My friend Lenny lives by the sea. He and his family dwell in one of San Francisco’s older neighborhoods, where houses were built for working people. Unpretentious homes, packed tightly together, with the Pacific Ocean in their backyards.
Clanging streetcars ratchet up and down the avenues, northbound planes yawn overhead. Crashing surf echoes, its rhythm bouncing off succulents and paving stones. Fog sidles.
Lenny walks. He walks the family’s two little dogs. Sometimes he and Melvin (the Mutt) head down to Saturday ‘Little Dog Days’ on the beach. Penny the Puppy isn’t invited. She gets too excited by the congregation of multiple breeds, sizes and shapes. The dogs excite her too.
Mostly Lenny and Melvin walk to get the newspapers, post mail, and gather this or that at one of the neighborhood markets. Melvin is welcomed at the markets, often treated to doggy biscuits by one of the ‘mom and pop’ store owners.
Lenny describes his options: “There’s the Tax Exempt Market, the Price Negotiable Market and the Count Your Change Store. Which one shall we visit today, Melvin?”
The ‘Tax Exempt Market’ is run by a Chinese woman (no doubt fifth generation Californian) who rocks back on a wooden stool, balancing herself against the wall, supported by only two of the stool’s four feet. Her little doggy seesaws the fulcrum of her lap, as she reads every page of a local Chinese newspaper.
Like at a backroom poker game, a pile of money, coins and bills, rests on the counter between her and the customer’s. Lenny places his quart of milk and newspaper on the counter.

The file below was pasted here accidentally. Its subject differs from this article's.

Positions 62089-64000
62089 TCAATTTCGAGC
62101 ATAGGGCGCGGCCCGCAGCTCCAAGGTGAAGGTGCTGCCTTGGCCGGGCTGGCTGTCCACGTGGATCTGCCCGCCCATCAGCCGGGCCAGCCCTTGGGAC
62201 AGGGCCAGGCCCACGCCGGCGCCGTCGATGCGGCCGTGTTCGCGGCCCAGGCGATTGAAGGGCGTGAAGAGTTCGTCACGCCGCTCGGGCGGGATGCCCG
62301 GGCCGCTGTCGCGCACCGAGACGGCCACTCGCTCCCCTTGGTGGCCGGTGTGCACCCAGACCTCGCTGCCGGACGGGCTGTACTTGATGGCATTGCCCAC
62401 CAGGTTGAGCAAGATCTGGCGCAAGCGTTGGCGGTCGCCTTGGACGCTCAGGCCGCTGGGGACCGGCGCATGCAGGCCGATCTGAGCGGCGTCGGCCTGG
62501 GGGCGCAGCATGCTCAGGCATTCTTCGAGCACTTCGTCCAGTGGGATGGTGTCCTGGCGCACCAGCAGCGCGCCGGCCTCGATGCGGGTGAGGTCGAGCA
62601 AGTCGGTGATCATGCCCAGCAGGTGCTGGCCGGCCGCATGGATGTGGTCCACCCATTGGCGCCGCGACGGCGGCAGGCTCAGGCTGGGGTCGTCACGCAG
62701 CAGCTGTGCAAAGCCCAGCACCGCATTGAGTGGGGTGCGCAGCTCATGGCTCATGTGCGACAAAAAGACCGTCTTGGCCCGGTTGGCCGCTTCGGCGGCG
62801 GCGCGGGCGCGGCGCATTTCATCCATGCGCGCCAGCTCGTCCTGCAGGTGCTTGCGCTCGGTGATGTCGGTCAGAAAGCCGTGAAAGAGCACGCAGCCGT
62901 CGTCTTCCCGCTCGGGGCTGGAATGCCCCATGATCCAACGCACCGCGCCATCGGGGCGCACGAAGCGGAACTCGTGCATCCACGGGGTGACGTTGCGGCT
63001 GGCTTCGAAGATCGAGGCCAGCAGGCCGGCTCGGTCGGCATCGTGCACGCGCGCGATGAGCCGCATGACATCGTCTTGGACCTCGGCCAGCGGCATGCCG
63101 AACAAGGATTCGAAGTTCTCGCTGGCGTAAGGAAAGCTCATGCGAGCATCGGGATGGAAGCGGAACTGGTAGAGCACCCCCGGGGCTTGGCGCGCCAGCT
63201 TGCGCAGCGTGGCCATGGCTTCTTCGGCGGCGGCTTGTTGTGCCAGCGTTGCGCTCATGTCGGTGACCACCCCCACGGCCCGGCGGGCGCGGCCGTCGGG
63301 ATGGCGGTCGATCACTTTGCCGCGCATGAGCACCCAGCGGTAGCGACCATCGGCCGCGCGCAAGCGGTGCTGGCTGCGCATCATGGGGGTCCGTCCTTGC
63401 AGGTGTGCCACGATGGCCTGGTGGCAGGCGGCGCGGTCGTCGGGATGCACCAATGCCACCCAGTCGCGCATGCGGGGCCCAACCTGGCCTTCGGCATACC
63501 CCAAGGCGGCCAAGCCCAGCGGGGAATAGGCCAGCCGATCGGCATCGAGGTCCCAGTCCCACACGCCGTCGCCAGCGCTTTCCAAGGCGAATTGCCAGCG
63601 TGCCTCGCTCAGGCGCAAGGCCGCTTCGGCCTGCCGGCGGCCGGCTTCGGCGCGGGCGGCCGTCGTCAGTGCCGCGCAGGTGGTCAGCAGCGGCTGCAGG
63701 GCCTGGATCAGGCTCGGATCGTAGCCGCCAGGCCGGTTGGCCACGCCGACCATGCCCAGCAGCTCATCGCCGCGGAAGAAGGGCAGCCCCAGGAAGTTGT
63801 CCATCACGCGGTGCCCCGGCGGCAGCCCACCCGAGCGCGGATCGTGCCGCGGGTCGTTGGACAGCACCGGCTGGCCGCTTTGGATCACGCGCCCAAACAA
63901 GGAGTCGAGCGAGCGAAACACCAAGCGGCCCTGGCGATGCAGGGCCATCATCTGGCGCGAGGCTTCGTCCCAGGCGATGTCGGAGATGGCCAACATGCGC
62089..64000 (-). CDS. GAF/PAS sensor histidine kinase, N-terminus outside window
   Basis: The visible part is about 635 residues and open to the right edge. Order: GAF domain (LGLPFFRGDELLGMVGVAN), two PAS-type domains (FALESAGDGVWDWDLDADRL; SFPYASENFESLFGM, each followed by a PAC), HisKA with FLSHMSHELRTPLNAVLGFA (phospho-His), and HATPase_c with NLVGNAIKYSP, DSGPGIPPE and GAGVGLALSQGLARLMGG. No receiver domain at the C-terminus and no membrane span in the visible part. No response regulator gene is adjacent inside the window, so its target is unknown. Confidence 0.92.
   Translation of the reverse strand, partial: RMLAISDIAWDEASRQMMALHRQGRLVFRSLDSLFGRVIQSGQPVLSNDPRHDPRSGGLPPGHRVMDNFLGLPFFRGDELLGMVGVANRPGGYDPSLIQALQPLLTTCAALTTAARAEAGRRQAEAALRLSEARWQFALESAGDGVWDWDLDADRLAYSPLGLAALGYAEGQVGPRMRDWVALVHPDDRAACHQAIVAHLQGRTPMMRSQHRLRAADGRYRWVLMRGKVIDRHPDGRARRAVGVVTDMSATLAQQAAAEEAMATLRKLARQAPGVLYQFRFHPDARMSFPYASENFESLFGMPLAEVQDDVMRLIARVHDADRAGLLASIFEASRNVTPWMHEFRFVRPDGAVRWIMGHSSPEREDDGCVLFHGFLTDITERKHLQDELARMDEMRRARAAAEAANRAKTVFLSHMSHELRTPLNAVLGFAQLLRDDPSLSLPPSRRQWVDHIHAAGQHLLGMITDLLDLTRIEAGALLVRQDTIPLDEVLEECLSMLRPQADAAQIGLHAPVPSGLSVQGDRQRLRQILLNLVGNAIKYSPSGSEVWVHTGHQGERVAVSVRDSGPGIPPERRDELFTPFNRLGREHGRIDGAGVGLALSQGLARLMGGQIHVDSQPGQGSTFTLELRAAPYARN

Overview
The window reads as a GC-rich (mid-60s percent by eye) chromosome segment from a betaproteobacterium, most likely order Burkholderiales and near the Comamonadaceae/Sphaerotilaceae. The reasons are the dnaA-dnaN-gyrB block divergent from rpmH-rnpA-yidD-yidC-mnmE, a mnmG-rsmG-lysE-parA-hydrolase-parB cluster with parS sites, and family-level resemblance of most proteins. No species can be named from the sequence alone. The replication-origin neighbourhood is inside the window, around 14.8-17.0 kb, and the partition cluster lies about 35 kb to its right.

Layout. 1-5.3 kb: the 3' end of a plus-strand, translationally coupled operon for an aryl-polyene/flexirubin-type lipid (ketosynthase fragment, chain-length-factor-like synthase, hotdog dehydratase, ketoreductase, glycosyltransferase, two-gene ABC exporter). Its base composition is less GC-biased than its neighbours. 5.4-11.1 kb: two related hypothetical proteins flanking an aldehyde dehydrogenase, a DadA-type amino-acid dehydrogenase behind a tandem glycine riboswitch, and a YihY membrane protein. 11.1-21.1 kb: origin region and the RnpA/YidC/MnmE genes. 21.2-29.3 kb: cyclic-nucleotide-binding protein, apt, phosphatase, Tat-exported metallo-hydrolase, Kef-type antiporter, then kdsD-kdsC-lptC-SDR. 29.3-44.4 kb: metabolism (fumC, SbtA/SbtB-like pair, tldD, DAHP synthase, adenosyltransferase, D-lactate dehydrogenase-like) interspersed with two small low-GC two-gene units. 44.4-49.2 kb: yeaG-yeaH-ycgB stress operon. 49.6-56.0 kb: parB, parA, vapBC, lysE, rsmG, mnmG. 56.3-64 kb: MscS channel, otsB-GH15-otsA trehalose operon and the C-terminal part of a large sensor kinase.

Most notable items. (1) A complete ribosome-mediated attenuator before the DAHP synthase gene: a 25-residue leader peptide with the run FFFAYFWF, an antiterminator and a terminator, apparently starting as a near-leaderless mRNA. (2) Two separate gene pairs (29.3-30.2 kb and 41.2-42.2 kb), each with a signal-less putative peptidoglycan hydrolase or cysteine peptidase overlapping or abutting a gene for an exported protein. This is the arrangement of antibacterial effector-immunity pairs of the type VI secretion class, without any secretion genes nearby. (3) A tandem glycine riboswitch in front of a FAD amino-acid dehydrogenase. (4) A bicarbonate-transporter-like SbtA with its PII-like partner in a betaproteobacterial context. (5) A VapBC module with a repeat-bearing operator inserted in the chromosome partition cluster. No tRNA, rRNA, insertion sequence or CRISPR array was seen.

“$4.59” the woman nods to the pile. Lenny puts his $5. bill onto the pile and makes his own change from the assortment of coins, under her watchful eyes.
“Have a good day.” The door sucks itself closed behind him with a smack and jingle.
“The Price Negotiable Market is great. Very friendly people, clean store. But nothing is marked. Nothing!
Lenny holds up a six pack of beer from the chiller.
Hamid quotes, “$10.99” from behind the counter.
“Have you got any $8.99 six packs?” he responds.
“$8.99” Hamid calls back. “Same beer! It’s all negotiable.”
“The Count Your Change Store” is actually a chain. But our version is very much a neighborhood shop. The clerks are friendly, welcoming customers by name. But when you purchase anything, anything at all, and pay with cash, the change is always wrong. Without fail! Sometimes it’s wrong in your favor. A few weeks ago, Lenny paid for my purchase with a ten spot. The clerk gives back a ten, some ones and change.
Lenny tells her, “You’ve given me too much change.” She stares at the register unconvinced. “I gave you a ten; you made change for a twenty”.
Count your change.